The agoras – the vital centers of the Ancient Greek city-states, with their outdoor markets and convention halls – were the hubs of the exchange of ideas and the birthplace of democracy. The Institute for 21st Century Agoras practices dialogue in a new paradigm. Co-laboratories are an adaptation of the Interactive Management (IM) system, which has been employed over the last 20 years in hundreds of successful applications around the world (see map) for projects ranging from FDA drug approval policy and WHO global partnerships to corporate and philanthropic endeavors.
The Global Agoras’ core sociotechnology is structured dialogic designSM (SDD) – a computer-assisted 21st century version of the consensus-based decision-making that was characteristic of our hunter-gatherer ancestors. As we scale SDD up for use by global groups, we can, in a sense, return to the form of governance that was characteristic of human communities during the bulk of our human history.
Constructing Agoras of the Global Village
We have seen an extraordinary surge of renewed interest in what we call social innovation, the cooperative design of integrated services and systems to address social concerns. Yet the world’s NGO and non-profit communities are hard pressed in times of economic distress. We know from our own experience volunteering and on boards – with fewer financial resources and an ever-increasing mandate from the communities served, we rarely have the opportunity to work and articulate systemically and reflectively. People in service organizations are inspired to serve, and often work harder at what they know when problems become truly complex and interdependent.
Leaders and members put in hard hours to advance their goals, having some success, but often failing to produce the impact they desire. With each organizations focused on a single mission, by charter if not by self-definition, a systems view of deeply interconnected social concerns cannot be envisioned.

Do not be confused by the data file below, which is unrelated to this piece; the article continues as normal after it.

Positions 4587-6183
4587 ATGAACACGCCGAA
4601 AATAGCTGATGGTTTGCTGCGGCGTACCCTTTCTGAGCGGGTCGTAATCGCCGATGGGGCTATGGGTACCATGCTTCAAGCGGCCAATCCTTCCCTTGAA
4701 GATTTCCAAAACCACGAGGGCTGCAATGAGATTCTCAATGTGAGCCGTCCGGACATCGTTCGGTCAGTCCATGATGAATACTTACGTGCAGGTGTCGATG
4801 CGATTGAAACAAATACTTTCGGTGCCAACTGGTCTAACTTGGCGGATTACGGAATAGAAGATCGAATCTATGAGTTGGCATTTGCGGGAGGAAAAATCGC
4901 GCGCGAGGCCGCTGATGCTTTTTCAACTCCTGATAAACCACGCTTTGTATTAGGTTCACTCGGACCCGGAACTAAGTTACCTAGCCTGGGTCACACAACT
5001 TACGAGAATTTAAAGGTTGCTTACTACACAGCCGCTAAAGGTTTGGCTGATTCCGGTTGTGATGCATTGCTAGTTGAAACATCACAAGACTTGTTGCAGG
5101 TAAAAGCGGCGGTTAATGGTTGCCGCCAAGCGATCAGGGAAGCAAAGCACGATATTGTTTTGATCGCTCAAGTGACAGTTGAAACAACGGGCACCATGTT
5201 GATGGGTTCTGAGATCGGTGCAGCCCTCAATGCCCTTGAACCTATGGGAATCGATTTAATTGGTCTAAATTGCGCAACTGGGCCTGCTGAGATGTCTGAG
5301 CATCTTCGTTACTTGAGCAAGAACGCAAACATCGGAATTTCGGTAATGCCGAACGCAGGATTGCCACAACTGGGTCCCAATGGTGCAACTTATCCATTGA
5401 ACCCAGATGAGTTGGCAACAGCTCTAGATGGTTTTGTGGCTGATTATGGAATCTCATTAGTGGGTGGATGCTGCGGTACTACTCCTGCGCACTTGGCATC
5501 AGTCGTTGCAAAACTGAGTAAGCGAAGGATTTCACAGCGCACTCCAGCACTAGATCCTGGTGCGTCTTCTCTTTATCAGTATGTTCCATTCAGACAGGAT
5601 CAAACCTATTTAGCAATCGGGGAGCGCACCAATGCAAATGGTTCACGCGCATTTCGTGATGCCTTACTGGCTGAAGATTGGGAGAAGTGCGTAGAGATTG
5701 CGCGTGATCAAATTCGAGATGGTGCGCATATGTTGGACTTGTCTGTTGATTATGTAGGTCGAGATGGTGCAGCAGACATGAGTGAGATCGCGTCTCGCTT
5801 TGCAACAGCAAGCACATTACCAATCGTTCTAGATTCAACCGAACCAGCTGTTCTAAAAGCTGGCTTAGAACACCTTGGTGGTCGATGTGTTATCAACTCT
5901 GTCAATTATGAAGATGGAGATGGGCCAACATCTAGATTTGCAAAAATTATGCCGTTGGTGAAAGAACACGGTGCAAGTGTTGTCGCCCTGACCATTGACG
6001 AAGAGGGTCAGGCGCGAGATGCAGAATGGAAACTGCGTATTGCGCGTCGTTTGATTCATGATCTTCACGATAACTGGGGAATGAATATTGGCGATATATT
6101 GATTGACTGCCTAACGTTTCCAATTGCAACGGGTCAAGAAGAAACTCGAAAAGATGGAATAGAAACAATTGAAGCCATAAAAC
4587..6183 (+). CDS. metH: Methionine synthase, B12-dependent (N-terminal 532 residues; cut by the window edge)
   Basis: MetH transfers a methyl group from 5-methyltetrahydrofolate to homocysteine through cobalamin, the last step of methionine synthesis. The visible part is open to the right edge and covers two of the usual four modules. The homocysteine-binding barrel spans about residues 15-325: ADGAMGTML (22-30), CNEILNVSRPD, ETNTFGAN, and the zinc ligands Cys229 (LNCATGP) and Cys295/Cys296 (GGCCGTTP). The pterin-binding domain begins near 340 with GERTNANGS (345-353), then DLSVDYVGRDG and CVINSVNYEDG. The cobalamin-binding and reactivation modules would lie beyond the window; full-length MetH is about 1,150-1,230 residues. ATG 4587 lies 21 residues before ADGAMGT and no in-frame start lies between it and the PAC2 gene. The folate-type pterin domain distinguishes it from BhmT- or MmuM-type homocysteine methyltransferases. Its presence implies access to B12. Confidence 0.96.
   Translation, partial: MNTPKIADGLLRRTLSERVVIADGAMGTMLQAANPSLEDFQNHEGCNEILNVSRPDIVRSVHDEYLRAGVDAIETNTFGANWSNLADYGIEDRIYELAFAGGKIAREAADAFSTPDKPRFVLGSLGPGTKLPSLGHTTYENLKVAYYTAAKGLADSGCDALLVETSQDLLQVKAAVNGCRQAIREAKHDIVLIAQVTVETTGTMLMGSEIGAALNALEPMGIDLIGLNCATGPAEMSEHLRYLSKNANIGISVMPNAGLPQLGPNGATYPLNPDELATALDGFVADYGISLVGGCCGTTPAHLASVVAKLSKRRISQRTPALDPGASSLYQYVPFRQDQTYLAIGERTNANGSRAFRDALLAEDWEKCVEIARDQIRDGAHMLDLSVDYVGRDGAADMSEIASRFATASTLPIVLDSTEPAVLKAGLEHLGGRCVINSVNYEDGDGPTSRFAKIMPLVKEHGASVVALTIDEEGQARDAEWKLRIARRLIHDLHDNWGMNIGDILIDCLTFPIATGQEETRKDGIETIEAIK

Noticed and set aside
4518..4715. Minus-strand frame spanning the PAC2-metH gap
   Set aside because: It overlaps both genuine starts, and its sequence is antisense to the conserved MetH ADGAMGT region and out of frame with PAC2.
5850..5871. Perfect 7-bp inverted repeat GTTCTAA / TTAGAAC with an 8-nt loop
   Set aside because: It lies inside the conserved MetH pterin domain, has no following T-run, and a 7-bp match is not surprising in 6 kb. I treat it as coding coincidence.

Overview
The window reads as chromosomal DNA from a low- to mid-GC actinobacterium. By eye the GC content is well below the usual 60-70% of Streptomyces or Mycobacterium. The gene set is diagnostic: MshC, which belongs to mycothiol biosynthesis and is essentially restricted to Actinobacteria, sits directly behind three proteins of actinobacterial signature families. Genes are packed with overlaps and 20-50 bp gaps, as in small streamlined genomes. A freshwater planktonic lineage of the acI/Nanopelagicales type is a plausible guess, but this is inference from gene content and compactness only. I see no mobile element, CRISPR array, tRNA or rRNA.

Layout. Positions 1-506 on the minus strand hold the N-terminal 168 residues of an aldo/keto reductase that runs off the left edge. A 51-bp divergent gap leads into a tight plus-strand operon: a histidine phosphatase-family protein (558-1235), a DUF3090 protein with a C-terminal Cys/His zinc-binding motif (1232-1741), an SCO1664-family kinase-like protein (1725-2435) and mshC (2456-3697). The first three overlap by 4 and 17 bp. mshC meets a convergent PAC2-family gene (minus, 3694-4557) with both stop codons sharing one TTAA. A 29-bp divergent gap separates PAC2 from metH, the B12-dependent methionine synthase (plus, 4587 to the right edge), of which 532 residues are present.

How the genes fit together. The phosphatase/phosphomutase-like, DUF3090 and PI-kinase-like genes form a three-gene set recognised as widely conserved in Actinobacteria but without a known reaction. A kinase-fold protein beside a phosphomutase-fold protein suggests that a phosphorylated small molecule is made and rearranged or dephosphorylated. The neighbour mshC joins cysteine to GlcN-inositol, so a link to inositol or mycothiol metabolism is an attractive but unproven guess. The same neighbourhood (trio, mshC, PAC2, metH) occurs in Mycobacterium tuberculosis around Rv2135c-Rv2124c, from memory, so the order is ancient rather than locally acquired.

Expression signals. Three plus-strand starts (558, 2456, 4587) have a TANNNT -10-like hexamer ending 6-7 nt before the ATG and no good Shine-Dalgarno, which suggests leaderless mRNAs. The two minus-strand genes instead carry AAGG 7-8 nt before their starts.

Member and mission-led organizations generally lack for adequate funding and focus on core services. We know we must concentrate efforts on key leverage points and build working coalitions with similar-minded groups. Unfortunately, we often lack time for strategic reflection. As a result, scarce resources are often expended on activities that lack long-term impact.
The 47th annual conference of the International Society for the Systems Sciences (ISSS) examined reasons why well-meaning and committed people have difficulty building livable, democratic, life-enhancing communities on the planet. We did so under the theme “Constructing Agoras of the Global Village,” and identified four basic activities that would vastly improve the agora-building success rate:
- Provide methodology and facilities to continuously support the construction and sustainability of global agoras.
- Organize planetary networks.
- Identify stakeholders who may not identify themselves as stakeholders.
- Link to an established entity that has the capacity to initiate agora construction activity.
The Institute for 21st Century Agoras is equipped to serve those needs. We seek both partners and funders to further enable us to promote the construction of agoras in the world.
The Institute for 21st Century Agoras exists to serve the design and efficiency of progressive non-profit organizations. It assists their efforts to construct livable communities on the planet. The organizations often lack significant funding. As a result they need to concentrate their efforts where they will have the greatest effect and they need to work in coalition with like-minded organizations. 21st Century Agoras helps these organizations locate their key leverage points and act on them in cooperation with other organizations.